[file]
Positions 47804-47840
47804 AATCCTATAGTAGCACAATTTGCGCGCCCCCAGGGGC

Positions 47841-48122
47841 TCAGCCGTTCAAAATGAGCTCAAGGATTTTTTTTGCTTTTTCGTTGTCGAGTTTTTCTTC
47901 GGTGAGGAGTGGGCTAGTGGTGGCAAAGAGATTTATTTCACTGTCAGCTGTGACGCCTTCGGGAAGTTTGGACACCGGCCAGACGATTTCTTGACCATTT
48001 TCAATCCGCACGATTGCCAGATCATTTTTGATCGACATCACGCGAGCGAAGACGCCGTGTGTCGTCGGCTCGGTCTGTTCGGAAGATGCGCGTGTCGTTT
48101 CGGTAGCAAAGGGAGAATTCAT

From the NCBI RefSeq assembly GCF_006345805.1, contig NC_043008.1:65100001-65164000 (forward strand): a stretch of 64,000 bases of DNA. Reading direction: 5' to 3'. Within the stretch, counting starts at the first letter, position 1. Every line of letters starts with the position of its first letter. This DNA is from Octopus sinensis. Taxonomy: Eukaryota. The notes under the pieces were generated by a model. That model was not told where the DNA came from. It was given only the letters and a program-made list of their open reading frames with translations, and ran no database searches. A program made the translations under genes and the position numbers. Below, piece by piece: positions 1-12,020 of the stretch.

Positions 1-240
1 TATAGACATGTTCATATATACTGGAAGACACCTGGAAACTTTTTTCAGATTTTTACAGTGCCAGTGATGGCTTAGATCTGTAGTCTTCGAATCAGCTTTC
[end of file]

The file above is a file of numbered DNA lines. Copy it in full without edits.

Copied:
Positions 47804-47840
47804 AATCCTATAGTAGCACAATTTGCGCGCCCCCAGGGGC

Positions 47841-48122
47841 TCAGCCGTTCAAAATGAGCTCAAGGATTTTTTTTGCTTTTTCGTTGTCGAGTTTTTCTTC
47901 GGTGAGGAGTGGGCTAGTGGTGGCAAAGAGATTTATTTCACTGTCAGCTGTGACGCCTTCGGGAAGTTTGGACACCGGCCAGACGATTTCTTGACCATTT
48001 TCAATCCGCACGATTGCCAGATCATTTTTGATCGACATCACGCGAGCGAAGACGCCGTGTGTCGTCGGCTCGGTCTGTTCGGAAGATGCGCGTGTCGTTT
48101 CGGTAGCAAAGGGAGAATTCAT

From the NCBI RefSeq assembly GCF_006345805.1, contig NC_043008.1:65100001-65164000 (forward strand): a stretch of 64,000 bases of DNA. Reading direction: 5' to 3'. Within the stretch, counting starts at the first letter, position 1. Every line of letters starts with the position of its first letter. This DNA is from Octopus sinensis. Taxonomy: Eukaryota. The notes under the pieces were generated by a model. That model was not told where the DNA came from. It was given only the letters and a program-made list of their open reading frames with translations, and ran no database searches. A program made the translations under genes and the position numbers. Below, piece by piece: positions 1-12,020 of the stretch.

Positions 1-240
1 TATAGACATGTTCATATATACTGGAAGACACCTGGAAACTTTTTTCAGATTTTTACAGTGCCAGTGATGGCTTAGATCTGTAGTCTTCGAATCAGCTTTC